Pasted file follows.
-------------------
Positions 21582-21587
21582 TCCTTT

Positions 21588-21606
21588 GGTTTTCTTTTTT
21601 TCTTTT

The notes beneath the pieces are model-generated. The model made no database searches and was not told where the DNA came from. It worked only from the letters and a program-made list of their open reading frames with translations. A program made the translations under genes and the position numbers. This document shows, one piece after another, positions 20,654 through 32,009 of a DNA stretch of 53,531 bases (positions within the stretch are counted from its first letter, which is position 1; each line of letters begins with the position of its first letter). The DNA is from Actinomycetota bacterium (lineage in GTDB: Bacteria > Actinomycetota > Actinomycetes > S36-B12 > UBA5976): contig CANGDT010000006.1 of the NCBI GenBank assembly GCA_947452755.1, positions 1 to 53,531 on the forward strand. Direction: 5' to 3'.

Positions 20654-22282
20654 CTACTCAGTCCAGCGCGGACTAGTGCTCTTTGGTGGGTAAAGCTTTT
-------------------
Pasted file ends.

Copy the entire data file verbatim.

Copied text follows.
Positions 21582-21587
21582 TCCTTT

Positions 21588-21606
21588 GGTTTTCTTTTTT
21601 TCTTTT

The notes beneath the pieces are model-generated. The model made no database searches and was not told where the DNA came from. It worked only from the letters and a program-made list of their open reading frames with translations. A program made the translations under genes and the position numbers. This document shows, one piece after another, positions 20,654 through 32,009 of a DNA stretch of 53,531 bases (positions within the stretch are counted from its first letter, which is position 1; each line of letters begins with the position of its first letter). The DNA is from Actinomycetota bacterium (lineage in GTDB: Bacteria > Actinomycetota > Actinomycetes > S36-B12 > UBA5976): contig CANGDT010000006.1 of the NCBI GenBank assembly GCA_947452755.1, positions 1 to 53,531 on the forward strand. Direction: 5' to 3'.

Positions 20654-22282
20654 CTACTCAGTCCAGCGCGGACTAGTGCTCTTTGGTGGGTAAAGCTTTT